Your Directions for Student Elections

UON Elections – What does it mean?

Do you ever get a bit confused trying to follow an election? Don’t worry, you’re not the only one. Unless you’re an avid political fan, you might be overloaded by what’s happening in the ‘election’ space at UON. There are currently three elections running at UON. Not one or two, but three. You might be curious as to why you should consider running for either the University Council, Academic Senate or even the Faculty Board. You might also want to know how you vote on these elections and what the outcomes mean for you as a student.

So we’ve put together a quick ‘cheat sheet’ on UON elections.

University Council

The University Council is responsible for the governance of UON. This means advancing UON’s performance by providing overall strategic guidance as well as overseeing senior management in following strategic direction. To be eligible, you must not be employed full time by UON. You must also be  enrolled as a UON student during the nomination and the term of involvement between 1st January – 31st December 2018. Also, there is only one elected position being offered to either a postgrad or undergrad student.

You might be thinking this sounds like a great position, but what responsibilities does the role entail? Well, the Council meets six times a year for a full day. Also, you might be involved in a council committee, in which you’ll have to meet up five times a year for a max of four hours. Finally, there are three days of workshops you’ll have to attend in some form. These meetings are usually held at Callaghan Campus, however you may be required to travel to other campuses. By the wonders of modern technology you don’t always have to physically attend. You can attend via video or teleconference. Also, if you attend at least 70% of the meetings, you’d be eligible to have the role added to your Australian Higher Education Graduate Statement (AHEGS), as part of your academic transcript.

Academic Senate

Have you ever wondered where the research and learning component of UON stems from? Well we have the answer for you –  the Academic Senate. The Academic Senate is mostly focused  on protecting, promoting and enhancing teaching, learning and research. As such, there are two undergraduate positions available, one for postgrad coursework, and one for postgrad research students.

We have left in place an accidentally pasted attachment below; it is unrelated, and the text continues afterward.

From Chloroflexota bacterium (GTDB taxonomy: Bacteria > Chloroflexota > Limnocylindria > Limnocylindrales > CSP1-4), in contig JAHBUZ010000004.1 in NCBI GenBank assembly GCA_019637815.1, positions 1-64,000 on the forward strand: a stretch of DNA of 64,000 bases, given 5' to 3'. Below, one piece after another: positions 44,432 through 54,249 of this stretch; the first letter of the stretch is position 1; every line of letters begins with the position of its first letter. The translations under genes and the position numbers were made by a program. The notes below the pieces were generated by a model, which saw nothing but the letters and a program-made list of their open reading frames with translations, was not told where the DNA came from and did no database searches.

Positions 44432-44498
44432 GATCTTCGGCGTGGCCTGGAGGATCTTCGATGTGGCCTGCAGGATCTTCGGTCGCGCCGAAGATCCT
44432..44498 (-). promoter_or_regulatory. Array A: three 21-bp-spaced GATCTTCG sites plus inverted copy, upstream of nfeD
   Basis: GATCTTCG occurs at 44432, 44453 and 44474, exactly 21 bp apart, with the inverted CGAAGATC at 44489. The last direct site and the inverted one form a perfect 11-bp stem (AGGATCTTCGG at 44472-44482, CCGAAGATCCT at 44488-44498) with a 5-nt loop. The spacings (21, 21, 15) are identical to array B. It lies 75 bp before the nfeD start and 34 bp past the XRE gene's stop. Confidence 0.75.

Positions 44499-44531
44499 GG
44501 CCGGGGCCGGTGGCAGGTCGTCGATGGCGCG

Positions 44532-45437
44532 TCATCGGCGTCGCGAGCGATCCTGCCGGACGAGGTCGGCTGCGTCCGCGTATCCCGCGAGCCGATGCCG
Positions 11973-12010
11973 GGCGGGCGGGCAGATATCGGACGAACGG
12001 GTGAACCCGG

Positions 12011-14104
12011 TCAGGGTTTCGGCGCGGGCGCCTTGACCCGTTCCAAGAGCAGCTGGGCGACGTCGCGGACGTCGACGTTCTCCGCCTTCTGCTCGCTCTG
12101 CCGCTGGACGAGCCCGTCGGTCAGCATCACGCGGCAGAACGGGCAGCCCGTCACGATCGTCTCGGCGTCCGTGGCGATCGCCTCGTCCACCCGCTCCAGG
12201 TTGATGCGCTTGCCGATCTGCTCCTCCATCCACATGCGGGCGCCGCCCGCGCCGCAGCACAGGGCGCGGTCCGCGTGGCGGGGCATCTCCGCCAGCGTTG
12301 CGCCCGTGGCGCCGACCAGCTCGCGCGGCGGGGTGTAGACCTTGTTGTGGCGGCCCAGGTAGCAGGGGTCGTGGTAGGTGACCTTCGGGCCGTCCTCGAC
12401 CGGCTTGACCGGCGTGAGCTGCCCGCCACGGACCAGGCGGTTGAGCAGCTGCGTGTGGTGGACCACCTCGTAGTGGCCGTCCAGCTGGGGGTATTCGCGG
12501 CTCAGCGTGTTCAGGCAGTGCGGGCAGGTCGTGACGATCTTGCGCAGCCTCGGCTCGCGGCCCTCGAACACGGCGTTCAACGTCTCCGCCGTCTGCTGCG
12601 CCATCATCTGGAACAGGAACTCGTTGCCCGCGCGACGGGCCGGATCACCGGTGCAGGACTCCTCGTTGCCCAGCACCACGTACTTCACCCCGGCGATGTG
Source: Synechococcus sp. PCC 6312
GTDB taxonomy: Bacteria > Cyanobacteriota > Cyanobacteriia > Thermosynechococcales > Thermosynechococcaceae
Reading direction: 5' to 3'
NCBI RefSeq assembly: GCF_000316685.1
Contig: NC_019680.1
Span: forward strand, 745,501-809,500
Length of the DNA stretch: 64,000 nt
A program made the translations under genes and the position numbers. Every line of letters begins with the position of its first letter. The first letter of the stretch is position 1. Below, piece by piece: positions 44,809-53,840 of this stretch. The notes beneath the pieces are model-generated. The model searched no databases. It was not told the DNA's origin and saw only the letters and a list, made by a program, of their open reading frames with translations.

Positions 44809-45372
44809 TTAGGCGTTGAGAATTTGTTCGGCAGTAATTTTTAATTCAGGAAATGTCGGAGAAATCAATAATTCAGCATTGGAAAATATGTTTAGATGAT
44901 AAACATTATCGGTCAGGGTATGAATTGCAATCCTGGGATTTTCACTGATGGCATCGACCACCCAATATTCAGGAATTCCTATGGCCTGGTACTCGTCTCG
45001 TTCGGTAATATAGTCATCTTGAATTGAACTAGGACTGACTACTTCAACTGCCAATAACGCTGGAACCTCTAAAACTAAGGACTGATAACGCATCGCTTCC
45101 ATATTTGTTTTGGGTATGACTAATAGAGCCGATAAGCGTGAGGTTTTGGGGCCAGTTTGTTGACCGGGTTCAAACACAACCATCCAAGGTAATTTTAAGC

Faculty Board

Let’s be real, you probably didn’t know this exists until just now. There are five faculties on the board: the Faculty of Education and Arts, Faculty of Health and Medicine, Faculty of Business and Law, Faculty of Science and Faculty of Engineering and Built Environment. As a part of the Board you have the opportunity to oversee course content, new courses, procedure and faculty management. There are up to 15 nominations for grabs (one for undergrad, postgrad coursework and postgrad research in each faculty.)

Why Nominate?

At this point you’re probably wondering why you should nominate for a student position in the current elections. According to Renae Morgan, a Deputy Returning Officer for UON, there are a myriad of benefits from nominating yourself. These include developing your professional skills and broadening your worldview whilst understanding the nitty gritty of large organisations.

In order to nominate for the positions you desire, you have to fill in the relevant nominations form located here as well as a writing short statement less than 150 words detailing why you want that role and what you could bring to the role. Finally, you have to send it all off by the 18th of August by either emailing here or being delivered to Student Central.

If Elected

You’ve geared yourself up for nomination and (perhaps) to your surprise, you’ve found yourself elected in a role of your choosing.

On top of the aforementioned nitty gritty, you’ll be invited to an induction as well as networking with professionals and industry leaders. Also, according to Renae, you’ll learn invaluable skills, especially suited for employment. These include: team work, negotiation, leadership, financial management, understanding the importance of good governance, and your role and responsibilities as a member of the relevant board or council.

On a final note, don’t forget to nominate and get those leadership skills going!